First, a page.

Yes, Virginia, The New York Times cares about college sports. Even college football. Quite a bit, in fact. The Quad is the NYT’s college sports blog, and is in the middle of an in-depth countdown of all 120 Division I (FBS) teams.
Al Groh’s Cavaliers check in at spot #81 for 2009, ahead of only Duke (#96) in the ACC. The Times points out the obvious in stating that “if Virginia is to improve in 2009, the offense must begin to carry its weight.” The hiring of Gregg Brandon as OC is called “a very good start” and “a wise move by Groh.” However, Brandon inherits “likely the A.C.C.’s worst group of skill players,” the result of Virginia’s “inability over the past handful of recruiting cycles to sign and enroll top recruits.”
At QB, Vic Hall is “not the type of passer you’d hope for in Brandon’s offense,” but “is the favorite to start the season opener.” Jameel Sewell is seen as “likely to “eventually reclaim his starting spot” from 2007’s 9-win team. The OC will “implement a pass-first version of the spread offense” but be “without the services of its [top] five pass catchers from a season ago; no returning player had more than 15 receptions last fall, and no returning receiver had more than 12.” Perhaps as a result, offensive strengths listed by the NYT include “a solid, experienced line, albeit one that lacks the star power of recent years” and a potentially “improved performance from the Virginia running game,” given a healthy Mikell Simpson.
Interestingly Brandon’s old team (Bowling Green) is ranked five spots lower at #86, as his successor – former Richmond HC and Tennessee OC Dave Clawson – goes about “implementing new schemes” and attempting “to run more than his predecessor did.”
On the other side of the ball, there is rebuilding at LB – “an integral unit in Virginia’s 3-4 defense” – where “the Cavaliers must find three new starters.” The defense is called “strong on the line and in the secondary, where its cornerback depth is as good as any in the A.C.C.” On the DL, “seven of its top eight” return, “making the unit the most experienced on the defense.” The Times is “excited about the potential of the secondary, which returns two starters from 2008 — the talented junior Ras-I Dowling and the sophomore Chase Minnifield — and a third past starter, Chris Cook, who missed all of last fall.” Safety may finally be a strength as well, with Rodney McLeod moving over from CB to team with Corey Mosley. As DC, Groh (“very much on the hot seat” as HC) has “shown the ability to keep his teams in games with an inept offensive coordinator.”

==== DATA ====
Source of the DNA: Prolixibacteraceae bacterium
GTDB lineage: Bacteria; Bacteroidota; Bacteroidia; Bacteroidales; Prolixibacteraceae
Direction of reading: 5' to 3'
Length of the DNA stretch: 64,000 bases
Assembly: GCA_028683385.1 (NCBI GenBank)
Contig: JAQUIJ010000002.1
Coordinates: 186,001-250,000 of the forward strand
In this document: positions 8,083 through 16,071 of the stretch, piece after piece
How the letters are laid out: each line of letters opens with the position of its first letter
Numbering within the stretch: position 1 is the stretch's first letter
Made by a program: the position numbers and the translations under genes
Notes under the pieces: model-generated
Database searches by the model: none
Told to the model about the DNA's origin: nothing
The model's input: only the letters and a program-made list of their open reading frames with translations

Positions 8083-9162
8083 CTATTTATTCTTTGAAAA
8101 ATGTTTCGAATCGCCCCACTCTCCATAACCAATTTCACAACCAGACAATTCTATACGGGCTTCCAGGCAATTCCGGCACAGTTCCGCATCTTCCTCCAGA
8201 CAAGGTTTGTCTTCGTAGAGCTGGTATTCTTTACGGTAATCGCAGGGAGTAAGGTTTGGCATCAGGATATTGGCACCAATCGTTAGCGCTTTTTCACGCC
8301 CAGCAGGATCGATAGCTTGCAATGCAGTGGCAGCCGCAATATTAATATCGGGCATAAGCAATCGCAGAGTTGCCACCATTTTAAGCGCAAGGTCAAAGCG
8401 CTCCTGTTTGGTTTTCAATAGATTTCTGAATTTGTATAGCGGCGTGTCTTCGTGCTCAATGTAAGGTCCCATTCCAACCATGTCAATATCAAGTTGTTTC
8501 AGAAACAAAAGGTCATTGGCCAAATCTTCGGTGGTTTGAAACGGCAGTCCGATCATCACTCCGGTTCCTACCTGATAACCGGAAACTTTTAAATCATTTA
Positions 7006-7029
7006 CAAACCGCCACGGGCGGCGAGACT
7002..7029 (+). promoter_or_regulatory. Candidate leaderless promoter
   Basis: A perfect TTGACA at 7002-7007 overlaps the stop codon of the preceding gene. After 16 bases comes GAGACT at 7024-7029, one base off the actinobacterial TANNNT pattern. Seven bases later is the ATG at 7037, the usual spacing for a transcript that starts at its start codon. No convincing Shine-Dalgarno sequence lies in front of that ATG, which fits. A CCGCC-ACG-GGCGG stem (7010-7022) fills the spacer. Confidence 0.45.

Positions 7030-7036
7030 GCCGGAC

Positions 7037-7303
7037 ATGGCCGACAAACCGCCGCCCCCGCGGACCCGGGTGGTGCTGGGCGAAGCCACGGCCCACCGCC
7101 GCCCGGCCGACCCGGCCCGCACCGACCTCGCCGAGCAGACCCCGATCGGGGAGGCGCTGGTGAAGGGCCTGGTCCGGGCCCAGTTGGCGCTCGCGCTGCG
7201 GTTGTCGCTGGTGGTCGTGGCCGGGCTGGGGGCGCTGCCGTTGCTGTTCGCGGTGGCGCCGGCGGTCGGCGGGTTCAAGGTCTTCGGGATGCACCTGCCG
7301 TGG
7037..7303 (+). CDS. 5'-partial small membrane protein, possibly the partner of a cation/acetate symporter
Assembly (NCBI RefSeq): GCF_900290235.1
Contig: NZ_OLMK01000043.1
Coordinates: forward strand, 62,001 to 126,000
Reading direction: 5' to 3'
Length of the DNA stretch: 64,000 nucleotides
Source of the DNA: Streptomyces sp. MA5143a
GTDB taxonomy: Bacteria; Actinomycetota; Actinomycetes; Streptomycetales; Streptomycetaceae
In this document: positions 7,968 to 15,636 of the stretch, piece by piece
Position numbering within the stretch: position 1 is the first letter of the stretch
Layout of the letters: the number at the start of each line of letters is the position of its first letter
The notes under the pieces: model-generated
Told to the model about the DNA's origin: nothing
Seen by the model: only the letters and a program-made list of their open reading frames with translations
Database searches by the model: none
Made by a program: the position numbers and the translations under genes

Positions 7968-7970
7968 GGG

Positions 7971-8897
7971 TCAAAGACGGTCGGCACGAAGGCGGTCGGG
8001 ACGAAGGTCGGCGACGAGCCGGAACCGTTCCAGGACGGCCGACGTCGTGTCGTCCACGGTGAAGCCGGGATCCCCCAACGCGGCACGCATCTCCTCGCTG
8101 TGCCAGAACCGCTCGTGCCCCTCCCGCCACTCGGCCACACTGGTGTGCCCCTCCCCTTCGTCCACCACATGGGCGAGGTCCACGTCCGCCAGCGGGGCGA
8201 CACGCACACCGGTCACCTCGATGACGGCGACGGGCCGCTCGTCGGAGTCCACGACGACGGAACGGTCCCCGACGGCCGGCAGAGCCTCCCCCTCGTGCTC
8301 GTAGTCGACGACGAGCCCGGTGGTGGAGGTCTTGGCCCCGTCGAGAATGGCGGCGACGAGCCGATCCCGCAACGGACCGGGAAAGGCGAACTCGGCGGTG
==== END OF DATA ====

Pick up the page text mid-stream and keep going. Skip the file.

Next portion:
Regarding the schedule, the NYT calls the Indiana, @Maryland, Georgia Tech, Duke, @Miami six-game (in six weeks) portion “a big stretch for the Cavaliers. Go 4-2, and the team will likely get to .500 and reach a bowl game. Anything less, and Virginia will need to get an upset or two to improve upon last year’s finish.” Optimistically, if the “defense is stellar and the offense not terrible” nine wins are possible. However, if the offense continues to sputter and “the defense takes a step back… sounds like a 4-8 season.” The ultimate prediction is closer to the latter…
“Perhaps simply adding Brandon will be good enough to see the team fight for the top spot in the Coastal division. Yes, perhaps. But not likely. I see the Cavaliers repeating the 5-7 record of a season ago; if that is the case, the university may opt to go in a new direction at head coach.”